Entertainment News
The No. 1 Source For Breaking Music, Film, and TV Headlines

Michelle Williams was paid less than 1 percent of Mark Wahlberg’s salary for All the Money in the World reshoots

on January 10, 2018, 2:40pm

Last November, All the Money in the World director Ridley Scott made an unprecented move to reshoot scenes featuring Kevin Spacey after the actor was accused of sexual misconduct. The process of replacing Spacey with Christopher Plummer was successfully completed a month before the film’s release, but it turns out the controversy wasn’t over. According to USA Today, starring actress Michelle Williams was paid less than 1 percent of her co-lead Mark Wahlberg’s $1.5 million for the extra scenes.

When asked about the reshoot in December, Scott told USA Today that he “refused to get paid” and claimed all the actors — aside from Plummer, of course — “came in free.” However, Wahlberg’s team negotiated an additional $1.5 million for the reshoots, while Williams was paid an $80 per diem totaling less than $1,000.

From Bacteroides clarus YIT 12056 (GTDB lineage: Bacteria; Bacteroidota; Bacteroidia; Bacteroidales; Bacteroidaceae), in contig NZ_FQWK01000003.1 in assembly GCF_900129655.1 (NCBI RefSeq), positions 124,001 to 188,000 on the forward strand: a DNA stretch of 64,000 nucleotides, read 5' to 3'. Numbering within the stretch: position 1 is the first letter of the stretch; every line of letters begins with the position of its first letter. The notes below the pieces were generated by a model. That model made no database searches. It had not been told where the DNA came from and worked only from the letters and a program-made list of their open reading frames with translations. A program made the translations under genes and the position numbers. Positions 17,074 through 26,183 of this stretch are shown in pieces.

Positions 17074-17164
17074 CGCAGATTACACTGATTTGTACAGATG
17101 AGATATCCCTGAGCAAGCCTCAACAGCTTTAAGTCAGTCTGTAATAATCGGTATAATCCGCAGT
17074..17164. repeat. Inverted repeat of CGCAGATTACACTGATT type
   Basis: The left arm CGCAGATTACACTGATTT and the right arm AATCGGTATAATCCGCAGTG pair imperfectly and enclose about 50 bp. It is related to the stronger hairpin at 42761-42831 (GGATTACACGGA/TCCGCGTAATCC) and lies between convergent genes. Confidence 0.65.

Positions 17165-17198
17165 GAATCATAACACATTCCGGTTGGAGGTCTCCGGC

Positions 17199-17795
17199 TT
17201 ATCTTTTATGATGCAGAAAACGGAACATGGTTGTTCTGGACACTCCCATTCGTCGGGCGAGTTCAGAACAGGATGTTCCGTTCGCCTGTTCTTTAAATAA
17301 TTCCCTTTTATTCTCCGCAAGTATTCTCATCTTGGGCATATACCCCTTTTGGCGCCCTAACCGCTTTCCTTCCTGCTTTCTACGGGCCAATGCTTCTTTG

While Wahlberg and Williams are both represented by William Morris Endeavor agency, it seems like the actress agreed to waive her fee to show her support of the decision to remove Spacey from the film.

“I said I’d be wherever they needed me, whenever they needed me,” Williams previously told USA Today. “And they could have my salary, they could have my holiday, whatever they wanted. Because I appreciated so much that they were making this massive effort.”

News of the pay disparity arrives as the entertainment industry continues to be plagued with accusations of sexual misconduct by men abusing their positions of power. At the Golden Globes on Sunday, Williams was among the actors and actresses who wore black in support of the Time’s Up initiative fighting systemic sexual harrassment in Hollywood and blue-collar workplaces nationwide.

Tellingly, Williams received a Golden Globe nomination for her role in All the Money in the World, while Wahlberg, whom Forbes named the most overpaid actor of 2017, did not.